Not everything Jerome does requires transportation. But as an on-the-go, single senior, downtown Vancouver — with busses buzzing in and out — is a great spot for her to live. Athletics long ago awakened a love of movement and, today, she’s on the board of a couple of dance companies. Though she stopped jogging a few years back, Jerome still gets to the gym. She’s a voracious reader, belongs to a book club and takes piano lessons. On Mondays, she babysits a little boy named Gabriel, the son of friends who moved to Canada from France. Right now, her already-crammed calendar is a touch busier as she strikes out to speak with students during Black History Month.

First Family of Fast
Valerie ran the 100-m. and 4x100-m. at the 1960 Olympics when she was just 16. Harry was a seven-time world record holder and won bronze in the 100-m. at the 1964 Games in Tokyo.

With nearly four decades’ worth of experience teaching kids from Grades 3 through 7 under her belt, Jerome is very comfortable in the classroom. What makes her a little unsettled, though, is contemplating racial and gender divides in 2018. Within the past decade, she’s been harassed by men on a city bus. Their vulgar, sexual comments met with no resistance from other passengers or the driver. It’s also not unheard of for Jerome, when she wanders into certain shops, to be hit with patronizing questions about whether she’s in the wrong store. She keeps close tabs on how Muslims, Indigenous people and other minorities are treated and her takeaway is that more Canadians need to stop thinking racial tension is an American problem and start doing things to make this a more inclusive country. “It’s nuanced sometimes,” she says of discrimination, “and it’s sad to say, sometimes it isn’t too nuanced: It’s right in front of people’s faces.”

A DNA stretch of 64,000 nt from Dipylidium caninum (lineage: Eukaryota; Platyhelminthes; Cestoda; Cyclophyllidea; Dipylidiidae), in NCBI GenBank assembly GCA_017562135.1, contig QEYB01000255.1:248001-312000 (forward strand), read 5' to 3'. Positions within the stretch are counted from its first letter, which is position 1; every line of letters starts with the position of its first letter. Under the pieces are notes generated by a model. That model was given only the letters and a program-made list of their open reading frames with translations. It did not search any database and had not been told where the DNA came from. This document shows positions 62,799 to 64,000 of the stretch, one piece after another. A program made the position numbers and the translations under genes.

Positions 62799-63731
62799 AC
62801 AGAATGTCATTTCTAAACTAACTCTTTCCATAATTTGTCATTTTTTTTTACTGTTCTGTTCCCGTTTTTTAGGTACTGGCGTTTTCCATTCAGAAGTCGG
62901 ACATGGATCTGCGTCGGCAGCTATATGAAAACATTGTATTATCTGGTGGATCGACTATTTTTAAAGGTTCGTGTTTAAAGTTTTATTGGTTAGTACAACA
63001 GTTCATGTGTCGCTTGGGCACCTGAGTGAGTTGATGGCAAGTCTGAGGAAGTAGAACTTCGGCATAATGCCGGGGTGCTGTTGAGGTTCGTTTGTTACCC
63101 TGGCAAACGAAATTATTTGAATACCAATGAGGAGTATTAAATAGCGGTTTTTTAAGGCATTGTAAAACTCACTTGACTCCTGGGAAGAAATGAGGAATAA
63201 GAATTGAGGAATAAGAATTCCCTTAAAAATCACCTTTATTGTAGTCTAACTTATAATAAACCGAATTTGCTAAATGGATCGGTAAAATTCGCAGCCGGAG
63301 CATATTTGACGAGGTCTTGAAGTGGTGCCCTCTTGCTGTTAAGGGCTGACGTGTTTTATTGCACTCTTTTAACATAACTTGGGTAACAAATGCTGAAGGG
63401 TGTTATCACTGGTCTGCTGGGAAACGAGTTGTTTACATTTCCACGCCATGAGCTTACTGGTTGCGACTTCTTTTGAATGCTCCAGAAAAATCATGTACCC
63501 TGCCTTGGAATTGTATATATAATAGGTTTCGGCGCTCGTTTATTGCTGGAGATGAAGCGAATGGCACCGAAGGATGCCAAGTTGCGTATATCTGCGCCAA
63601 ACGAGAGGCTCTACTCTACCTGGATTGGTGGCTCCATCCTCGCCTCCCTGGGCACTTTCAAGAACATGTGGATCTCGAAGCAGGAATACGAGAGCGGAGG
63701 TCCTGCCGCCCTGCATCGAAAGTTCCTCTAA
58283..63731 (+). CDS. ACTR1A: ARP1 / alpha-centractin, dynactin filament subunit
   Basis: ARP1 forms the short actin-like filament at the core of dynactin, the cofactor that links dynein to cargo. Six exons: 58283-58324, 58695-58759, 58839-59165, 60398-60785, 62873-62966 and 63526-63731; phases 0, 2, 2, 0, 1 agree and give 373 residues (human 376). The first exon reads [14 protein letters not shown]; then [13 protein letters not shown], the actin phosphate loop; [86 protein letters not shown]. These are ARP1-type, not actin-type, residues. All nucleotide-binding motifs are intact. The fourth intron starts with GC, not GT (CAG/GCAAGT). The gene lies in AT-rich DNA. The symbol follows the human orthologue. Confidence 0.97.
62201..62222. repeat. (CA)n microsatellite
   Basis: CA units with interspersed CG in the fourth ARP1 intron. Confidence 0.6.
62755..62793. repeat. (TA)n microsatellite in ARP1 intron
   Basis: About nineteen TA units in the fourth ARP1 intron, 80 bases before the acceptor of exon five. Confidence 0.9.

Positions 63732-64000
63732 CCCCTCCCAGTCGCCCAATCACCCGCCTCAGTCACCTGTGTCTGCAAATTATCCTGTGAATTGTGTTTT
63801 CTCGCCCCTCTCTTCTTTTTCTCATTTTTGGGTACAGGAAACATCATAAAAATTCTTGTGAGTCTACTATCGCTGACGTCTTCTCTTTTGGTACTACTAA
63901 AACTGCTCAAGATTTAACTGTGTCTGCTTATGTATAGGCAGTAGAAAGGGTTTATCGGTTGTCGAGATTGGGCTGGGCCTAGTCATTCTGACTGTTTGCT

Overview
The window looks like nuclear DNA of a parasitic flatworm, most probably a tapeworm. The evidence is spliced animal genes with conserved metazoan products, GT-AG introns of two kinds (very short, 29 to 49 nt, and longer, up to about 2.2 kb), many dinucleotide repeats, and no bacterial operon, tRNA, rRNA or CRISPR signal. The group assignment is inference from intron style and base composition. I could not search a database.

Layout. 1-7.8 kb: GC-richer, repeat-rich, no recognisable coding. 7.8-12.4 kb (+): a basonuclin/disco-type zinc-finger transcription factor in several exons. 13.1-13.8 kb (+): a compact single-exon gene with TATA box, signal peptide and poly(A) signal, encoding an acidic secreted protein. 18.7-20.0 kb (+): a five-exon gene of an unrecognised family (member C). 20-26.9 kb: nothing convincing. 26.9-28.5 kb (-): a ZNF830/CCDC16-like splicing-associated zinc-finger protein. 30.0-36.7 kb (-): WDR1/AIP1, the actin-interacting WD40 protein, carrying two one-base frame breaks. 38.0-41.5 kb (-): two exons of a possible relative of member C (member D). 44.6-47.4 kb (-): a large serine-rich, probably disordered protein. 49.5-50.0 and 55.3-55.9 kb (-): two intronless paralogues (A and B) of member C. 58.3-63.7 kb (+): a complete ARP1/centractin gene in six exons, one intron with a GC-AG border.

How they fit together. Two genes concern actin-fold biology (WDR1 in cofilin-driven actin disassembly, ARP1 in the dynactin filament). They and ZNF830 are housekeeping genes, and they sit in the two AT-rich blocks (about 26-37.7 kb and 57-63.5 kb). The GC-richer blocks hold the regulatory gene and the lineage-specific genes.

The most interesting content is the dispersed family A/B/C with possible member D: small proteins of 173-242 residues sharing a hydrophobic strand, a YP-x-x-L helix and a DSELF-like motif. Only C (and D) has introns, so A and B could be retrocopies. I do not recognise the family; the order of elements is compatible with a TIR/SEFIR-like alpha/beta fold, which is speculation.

There was certainly nothing subtle about what Jerome faced on the schoolyard nearly 70 years ago. After the stoning, the Jerome kids stayed home for most of the week until Harry Vincent returned from work and marched them right into the school. While Valerie and her siblings did become Ridgeway students, her daily ritual was agonizing. “I would sit at home and gag down my porridge,” she says. “And then finally, after I’d heard the bell ring and I knew the kids were in their classrooms, I’d run across the street, throw up in the washroom — and [I sat] through Grades 2 and 3 like that.”